Should Trump find himself unable to run for office, might he feel he owes the red states that supported him, and even America?
Before he got lost in a maze of language (c. 1900), Henry James said in The Europeans (1878) with utter simplicity, “It takes a great deal of history to make a little literature.”
Having just renewed my poetic license, even as I became an ex-poet many decades ago (there is, after all, no “prose license”), I think I can tweak James’ declaration to offer The Former some advice about reeducating himself so that he will be a more enlightened candidate for Head of the Board of Education in Palm Beach County. No Maoist methods — just a Liberal Education unlike the one he didn’t have at Wharton.
He may be pleased to have such a position after possibly being shunned even at The Breakers’ charity balls, not dignified enough even to be a “walker,” a humiliation as rebarbative as Alan Dershowitz’s admitted exclusion (“black-balled,” his term) from a book festival on Martha’s Vineyard.
I suggest: “It takes at least a minimal understanding of our Constitutional history to qualify someone as a candidate for President.” To meet this standard, such a candidate should have for starters a stack of 3×5 cards quotes about the foundational plinths of our democracy. A Webster’s dictionary and thesaurus would be useful as well for any person who has more boxes at hand than words.
This stack would be the equivalent of having access to a Book of Quotations, a verbal bowl of Reaganesque jellybeans, that any president could consult before becoming enraged by a deviation from his Orwellian distortions of language.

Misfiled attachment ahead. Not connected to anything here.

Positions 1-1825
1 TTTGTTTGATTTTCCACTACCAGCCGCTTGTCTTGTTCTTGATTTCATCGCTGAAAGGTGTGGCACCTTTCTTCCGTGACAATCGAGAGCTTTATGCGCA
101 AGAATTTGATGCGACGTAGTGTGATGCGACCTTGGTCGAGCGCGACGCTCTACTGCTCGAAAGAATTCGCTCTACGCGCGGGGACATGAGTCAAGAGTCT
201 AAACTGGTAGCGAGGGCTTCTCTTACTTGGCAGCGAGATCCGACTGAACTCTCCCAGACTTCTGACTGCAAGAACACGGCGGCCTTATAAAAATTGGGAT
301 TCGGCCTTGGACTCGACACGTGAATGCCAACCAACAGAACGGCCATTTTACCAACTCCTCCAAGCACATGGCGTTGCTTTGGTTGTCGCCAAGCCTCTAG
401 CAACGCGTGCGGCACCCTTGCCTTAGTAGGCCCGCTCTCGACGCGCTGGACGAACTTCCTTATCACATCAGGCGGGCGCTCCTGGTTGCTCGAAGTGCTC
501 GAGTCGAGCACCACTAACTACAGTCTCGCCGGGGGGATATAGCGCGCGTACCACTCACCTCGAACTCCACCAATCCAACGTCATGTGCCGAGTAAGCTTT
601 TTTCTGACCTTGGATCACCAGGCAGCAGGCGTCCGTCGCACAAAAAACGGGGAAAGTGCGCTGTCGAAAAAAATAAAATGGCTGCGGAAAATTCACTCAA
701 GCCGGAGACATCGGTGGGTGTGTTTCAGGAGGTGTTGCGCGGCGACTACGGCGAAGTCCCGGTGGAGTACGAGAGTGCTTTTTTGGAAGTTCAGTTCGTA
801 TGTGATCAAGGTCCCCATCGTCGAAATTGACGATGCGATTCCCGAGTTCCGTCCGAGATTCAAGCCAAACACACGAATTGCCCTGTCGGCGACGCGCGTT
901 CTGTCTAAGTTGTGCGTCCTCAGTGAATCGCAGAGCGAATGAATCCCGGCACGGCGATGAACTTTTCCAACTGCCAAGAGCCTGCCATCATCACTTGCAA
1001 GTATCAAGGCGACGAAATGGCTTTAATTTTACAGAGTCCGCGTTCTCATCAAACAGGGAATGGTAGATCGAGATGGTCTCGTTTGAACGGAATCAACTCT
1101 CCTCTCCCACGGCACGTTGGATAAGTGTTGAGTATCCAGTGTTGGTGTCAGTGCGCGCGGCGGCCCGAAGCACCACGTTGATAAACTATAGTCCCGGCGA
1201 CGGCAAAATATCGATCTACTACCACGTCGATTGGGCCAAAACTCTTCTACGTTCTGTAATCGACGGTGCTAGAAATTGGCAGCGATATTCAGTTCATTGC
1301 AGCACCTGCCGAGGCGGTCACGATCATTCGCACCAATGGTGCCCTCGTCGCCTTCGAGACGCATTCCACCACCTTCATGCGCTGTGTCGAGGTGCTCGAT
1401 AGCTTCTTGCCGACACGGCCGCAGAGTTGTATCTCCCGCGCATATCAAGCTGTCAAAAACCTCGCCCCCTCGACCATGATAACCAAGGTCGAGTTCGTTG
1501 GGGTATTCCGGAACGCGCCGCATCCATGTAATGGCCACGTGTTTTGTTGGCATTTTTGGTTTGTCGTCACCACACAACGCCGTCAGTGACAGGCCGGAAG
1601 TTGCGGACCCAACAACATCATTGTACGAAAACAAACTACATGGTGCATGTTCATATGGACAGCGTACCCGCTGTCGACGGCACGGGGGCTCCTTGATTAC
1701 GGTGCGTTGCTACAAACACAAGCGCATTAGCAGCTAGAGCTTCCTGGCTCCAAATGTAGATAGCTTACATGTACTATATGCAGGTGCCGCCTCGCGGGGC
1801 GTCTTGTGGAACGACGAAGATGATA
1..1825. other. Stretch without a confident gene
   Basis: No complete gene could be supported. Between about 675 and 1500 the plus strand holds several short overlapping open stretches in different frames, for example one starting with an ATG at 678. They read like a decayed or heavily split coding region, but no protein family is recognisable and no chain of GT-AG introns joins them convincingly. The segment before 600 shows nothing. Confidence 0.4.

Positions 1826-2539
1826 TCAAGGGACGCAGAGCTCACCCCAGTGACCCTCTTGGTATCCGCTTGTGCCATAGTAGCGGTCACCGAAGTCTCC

This candidate would be tested about an adequate comprehension of our country’s essential documents by the winner of the National High School Spelling Bee Championship before such a person would be allowed to run for high office.
I say this on the assumption Mr. Trump will be disqualified for elective office for violations of Article 3, 14th Amendment (“engaged in insurrection”), but still might want to make a positive contribution to life in America after he has immersed himself for the first time in its history as preserved in our best national literature.
Unable to run for elective office, he still may wish after recovering from a nervous breakdown, if he is 3-dimensional enough to have one, to make a contribution to the future of the Republic and the flag “for which it stands” (not trampled on).
Many useful books of quotation are readily available. I’d be happy to loan Mr. Trump my copies, but I’m sure he can find a PAC to pay for his. As a mega-tweeter, Mr. Trump will be pleased by the brevity, but power, of these quotations (“I love power, let me give it to you, baby!”). Here are a few examples:
“No generalization is wholly true – not even this one” (Oliver Wendell Holmes, Jr.).
“Self-love is the greatest of all flatterers” (Duc de la Rochefoucauld).
“Power is the great aphrodisiac” (Henry Kissinger).
“There is one way in this country in which all people are created equal…that institution, gentlemen, is a court.” (Harper Lee, To Kill a Mockingbird). In the event Mr. Trump is overwhelmed by the burden of sustained thought as evoked by these verbal tidbits and would prefer to get lost in elusive abstractions (one of his trompisms –ouch!), he might ponder the meaning of some cryptic claims that explore the value of emptiness and nothingness: Sartre’s Being and Nothingness, Roland Barthes’ Writing Degree Zero.
Just deciphering the opening pages of either Parisian tome would take him so long that we wouldn’t have to worry about his name appearing on any ballot for many years.
I see him lying on a sturdy hammock or elevated hummock in the fading Florida sunlight. He is humming “red states in the sunset” without a thought in the world other than his own, content as last, a luminist portrait of a benighted homo erectus.
Howard R. Wolf treasures his copy of Sheridan Baker’s The Practical Stylist. Prof. Baker was his mentor at the University of Michigan where Howard earned his doctorate in literature with a thesis on “Forms of Abandonment in the Fiction of Henry James.”